There is no connection between laws that target possession of drugs and decreased drug use, according to a report released by the British government.
The evidence-based study examined drug laws in 11 countries and is the country's first official report in more than four decades that challenges official “war on drugs” policies.
“There are indications that decriminalization can reduce the burden on criminal justice systems,” researchers write.
The report notes that decriminalization has been effective in many countries, in particular Portugal, which eliminated most sentences of incarceration for drugs in 2000.
“One of the clearest changes in Portugal since 2001 has been a considerable improvement in the indicators of health outcomes for drug users,” researchers write.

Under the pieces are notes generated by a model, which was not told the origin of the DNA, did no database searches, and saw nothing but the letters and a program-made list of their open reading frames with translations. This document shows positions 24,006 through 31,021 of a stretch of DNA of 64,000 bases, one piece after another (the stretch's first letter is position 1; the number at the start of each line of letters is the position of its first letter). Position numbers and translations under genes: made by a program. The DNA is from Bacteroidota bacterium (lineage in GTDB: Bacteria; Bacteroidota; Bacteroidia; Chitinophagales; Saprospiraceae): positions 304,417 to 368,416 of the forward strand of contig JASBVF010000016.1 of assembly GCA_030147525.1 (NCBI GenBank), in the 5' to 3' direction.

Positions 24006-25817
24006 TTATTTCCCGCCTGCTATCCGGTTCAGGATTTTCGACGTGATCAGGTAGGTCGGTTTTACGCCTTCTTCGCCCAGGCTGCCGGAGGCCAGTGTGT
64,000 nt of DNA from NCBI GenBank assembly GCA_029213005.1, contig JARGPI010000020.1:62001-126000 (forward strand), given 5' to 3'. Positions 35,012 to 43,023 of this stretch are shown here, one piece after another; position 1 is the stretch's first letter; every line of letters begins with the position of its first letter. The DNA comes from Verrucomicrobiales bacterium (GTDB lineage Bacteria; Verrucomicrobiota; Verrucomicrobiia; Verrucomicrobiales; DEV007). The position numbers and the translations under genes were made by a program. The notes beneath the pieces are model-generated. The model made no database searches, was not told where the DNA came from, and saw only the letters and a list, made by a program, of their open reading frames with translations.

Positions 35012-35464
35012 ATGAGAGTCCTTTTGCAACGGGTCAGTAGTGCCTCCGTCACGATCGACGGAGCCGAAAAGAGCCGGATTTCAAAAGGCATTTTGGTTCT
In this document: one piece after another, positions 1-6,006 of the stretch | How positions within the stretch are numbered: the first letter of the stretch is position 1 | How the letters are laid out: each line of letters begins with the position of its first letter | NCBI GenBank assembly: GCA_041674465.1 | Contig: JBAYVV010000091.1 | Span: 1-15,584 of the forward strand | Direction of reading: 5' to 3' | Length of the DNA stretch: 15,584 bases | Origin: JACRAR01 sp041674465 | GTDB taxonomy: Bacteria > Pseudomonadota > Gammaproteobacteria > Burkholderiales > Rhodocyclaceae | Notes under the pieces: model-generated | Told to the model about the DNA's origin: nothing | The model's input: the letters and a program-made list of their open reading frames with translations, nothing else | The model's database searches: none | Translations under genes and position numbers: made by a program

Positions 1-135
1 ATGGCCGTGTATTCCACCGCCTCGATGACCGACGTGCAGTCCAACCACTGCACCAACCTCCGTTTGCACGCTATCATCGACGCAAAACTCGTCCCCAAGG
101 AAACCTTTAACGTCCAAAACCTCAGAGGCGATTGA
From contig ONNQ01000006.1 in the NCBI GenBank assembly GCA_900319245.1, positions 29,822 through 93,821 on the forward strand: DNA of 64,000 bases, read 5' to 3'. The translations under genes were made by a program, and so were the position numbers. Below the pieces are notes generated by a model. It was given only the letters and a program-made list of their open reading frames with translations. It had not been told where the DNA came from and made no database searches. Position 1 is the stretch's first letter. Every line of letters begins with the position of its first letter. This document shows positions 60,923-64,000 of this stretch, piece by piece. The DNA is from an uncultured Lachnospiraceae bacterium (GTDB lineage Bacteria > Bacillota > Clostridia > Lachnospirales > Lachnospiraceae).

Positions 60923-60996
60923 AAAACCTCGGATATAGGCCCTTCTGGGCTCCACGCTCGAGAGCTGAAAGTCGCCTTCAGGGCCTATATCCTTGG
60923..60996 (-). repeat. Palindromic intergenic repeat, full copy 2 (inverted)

Other countries studied include: Canada, the Czech Republic, Denmark, Japan, New Zealand, South Korea, Sweden, Switzerland, the United States and Uruguay.
“Looking across different countries, there is no apparent correlation between the 'toughness' of a country's approach and the prevalence of adult drug use,” according to the report.
After the report was published on Oct. 30, members of Britain's Liberal Democrat party accused the ruling Conservative party of trying to quash the report. Prime Minister David Cameron's office then released a statement saying the report would not change his stance on drug criminalization.
Read the full report HERE.